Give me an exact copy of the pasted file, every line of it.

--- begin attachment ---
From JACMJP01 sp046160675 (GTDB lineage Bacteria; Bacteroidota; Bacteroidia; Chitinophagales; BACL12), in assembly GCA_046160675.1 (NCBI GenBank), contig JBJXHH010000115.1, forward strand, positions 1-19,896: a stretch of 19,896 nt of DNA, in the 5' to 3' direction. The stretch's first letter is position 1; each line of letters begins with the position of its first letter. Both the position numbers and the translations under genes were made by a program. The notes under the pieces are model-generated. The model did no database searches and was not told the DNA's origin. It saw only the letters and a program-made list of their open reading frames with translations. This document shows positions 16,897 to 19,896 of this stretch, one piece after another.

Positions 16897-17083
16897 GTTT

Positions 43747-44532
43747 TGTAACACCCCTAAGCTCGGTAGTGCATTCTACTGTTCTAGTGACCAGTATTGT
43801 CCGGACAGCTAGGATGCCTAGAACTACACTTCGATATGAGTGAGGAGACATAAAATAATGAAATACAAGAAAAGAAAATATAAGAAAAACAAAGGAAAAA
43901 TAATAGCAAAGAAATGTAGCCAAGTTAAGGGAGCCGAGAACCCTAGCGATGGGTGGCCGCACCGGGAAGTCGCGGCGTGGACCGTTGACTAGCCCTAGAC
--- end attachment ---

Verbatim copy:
From JACMJP01 sp046160675 (GTDB lineage Bacteria; Bacteroidota; Bacteroidia; Chitinophagales; BACL12), in assembly GCA_046160675.1 (NCBI GenBank), contig JBJXHH010000115.1, forward strand, positions 1-19,896: a stretch of 19,896 nt of DNA, in the 5' to 3' direction. The stretch's first letter is position 1; each line of letters begins with the position of its first letter. Both the position numbers and the translations under genes were made by a program. The notes under the pieces are model-generated. The model did no database searches and was not told the DNA's origin. It saw only the letters and a program-made list of their open reading frames with translations. This document shows positions 16,897 to 19,896 of this stretch, one piece after another.

Positions 16897-17083
16897 GTTT

Positions 43747-44532
43747 TGTAACACCCCTAAGCTCGGTAGTGCATTCTACTGTTCTAGTGACCAGTATTGT
43801 CCGGACAGCTAGGATGCCTAGAACTACACTTCGATATGAGTGAGGAGACATAAAATAATGAAATACAAGAAAAGAAAATATAAGAAAAACAAAGGAAAAA
43901 TAATAGCAAAGAAATGTAGCCAAGTTAAGGGAGCCGAGAACCCTAGCGATGGGTGGCCGCACCGGGAAGTCGCGGCGTGGACCGTTGACTAGCCCTAGAC